In a two-part series, I explore the human rights implications of processes like the formation of the NRC with reference to my own story, the problems of patriarchy, and the burdens of history.
Issues of citizenship and belonging have always been fraught in India. We are a plural society that was irrevocably torn apart in 1947. As a legal construct, the Indian republic is a federation of states. As a social reality, we know affiliations to various sub-nationalisms, subsumed within a greater pan-Indian nationalism, to be a source of individual pride.
We are not, however, a society that has consistently seen communal harmony. In recent history, British colonizers used a divide-and-rule policy to help cement their control over vast swaths of the Indian subcontinent.
American photojournalist Margaret Bourke-White saw vast areas of Calcutta “dark with ruins and black with the wings of vultures that hovered impartially over the Hindu and Muslim dead” in 1946. The image of death approaching under the waiting, watchful eye of vultures was not new to Bengal, which had, at the time, barely recovered from a devastating famine, exacerbated by British policies, that took about 4 million lives. This was the same famine that prompted Leo Amery, then secretary of state for India and Burma, to compare Winston Churchill’sattitudes to those of Hitler.
Photographs taken in the 1940s in the fenced hunger-cum-labor camps of Europe and in the fence-less hunger-cum-labor geography of Bengal are not always easy to tell apart. Ravaged bodies with ashen skin, regardless of their color, can look much the same in black and white.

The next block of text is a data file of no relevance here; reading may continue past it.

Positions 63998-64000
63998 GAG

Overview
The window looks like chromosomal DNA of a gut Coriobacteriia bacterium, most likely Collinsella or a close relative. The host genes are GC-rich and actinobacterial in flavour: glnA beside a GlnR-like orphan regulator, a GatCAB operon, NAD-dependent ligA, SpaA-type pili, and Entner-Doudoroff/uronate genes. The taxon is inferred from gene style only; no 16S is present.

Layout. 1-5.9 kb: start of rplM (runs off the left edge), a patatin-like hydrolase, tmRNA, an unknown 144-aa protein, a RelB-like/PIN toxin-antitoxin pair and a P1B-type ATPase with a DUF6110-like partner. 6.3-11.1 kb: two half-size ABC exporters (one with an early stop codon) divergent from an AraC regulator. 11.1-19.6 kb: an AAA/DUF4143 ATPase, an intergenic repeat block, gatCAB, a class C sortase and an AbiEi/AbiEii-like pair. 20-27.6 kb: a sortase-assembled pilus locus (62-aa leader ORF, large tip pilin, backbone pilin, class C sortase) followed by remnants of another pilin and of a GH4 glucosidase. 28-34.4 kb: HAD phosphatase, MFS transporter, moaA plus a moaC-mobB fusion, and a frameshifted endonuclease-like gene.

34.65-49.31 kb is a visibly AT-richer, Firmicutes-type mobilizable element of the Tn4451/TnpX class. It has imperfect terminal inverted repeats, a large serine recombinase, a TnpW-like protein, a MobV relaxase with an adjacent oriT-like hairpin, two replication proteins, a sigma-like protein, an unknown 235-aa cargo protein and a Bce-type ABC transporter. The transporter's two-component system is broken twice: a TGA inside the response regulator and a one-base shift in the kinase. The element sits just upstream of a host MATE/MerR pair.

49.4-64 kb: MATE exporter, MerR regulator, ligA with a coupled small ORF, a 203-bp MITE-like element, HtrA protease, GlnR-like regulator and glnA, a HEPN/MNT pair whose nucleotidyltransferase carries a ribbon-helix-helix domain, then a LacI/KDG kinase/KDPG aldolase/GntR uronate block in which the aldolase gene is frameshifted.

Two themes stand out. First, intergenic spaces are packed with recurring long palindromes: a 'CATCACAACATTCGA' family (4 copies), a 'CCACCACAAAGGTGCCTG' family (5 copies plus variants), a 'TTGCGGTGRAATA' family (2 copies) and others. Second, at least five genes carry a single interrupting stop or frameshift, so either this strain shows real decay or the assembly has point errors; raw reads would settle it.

We may only now be beginning to call the famine genocide, and recognize the lingering effects of Partition, but we know what to expect of concentration camps. And we know that their effects can be achieved simply with incendiary rhetoric and administrative action. They do not need fences or a fenced-off vocabulary.
Evading the past not only allows us to evade our shared histories but also the memory of the traumas we have all suffered in the process of the fragmentation of our identities and our lands. It erases tales of migration and assimilation, and it enables the development of constructs that alienate and perhaps even corral in forced-labor camps, if only in imagination, those whom we now consider “outsiders” who do not belong within our borders.
In our own time, borders are often closed by documenting the people within them and recognizing them as citizens. The smallest unit of documentation is often not the individual but the household, particularly in relation to rations and fuel, which may keep women in the control of men who are listed as being the heads of households. Instances of women subverting the system to establish their own independent identities are the exception.
As a result, closed borders tend to reinforce often-violent patriarchy and disadvantage those not ensconced in privileged, socially approved familial structures.
Leaving aside concerns about the “them vs us” narrative, experience has taught us that we have difficulty recognizing our own because of documentation issues, shared histories, close cultural ties, and common vocabularies.
Given that the identification of those who qualify as citizens is no easy matter, there exists a constitutional imperative to ensure that laws deriving legitimacy from it do not flout the implicit guarantees it accords to individuals. That requires the development of legal processes that ensure that the most vulnerable among us are not sidelined. People cannot legitimately have their citizenship called into question simply because they find themselves without familial support. The cost of not submitting to violent patriarchy cannot legitimately be statelessness.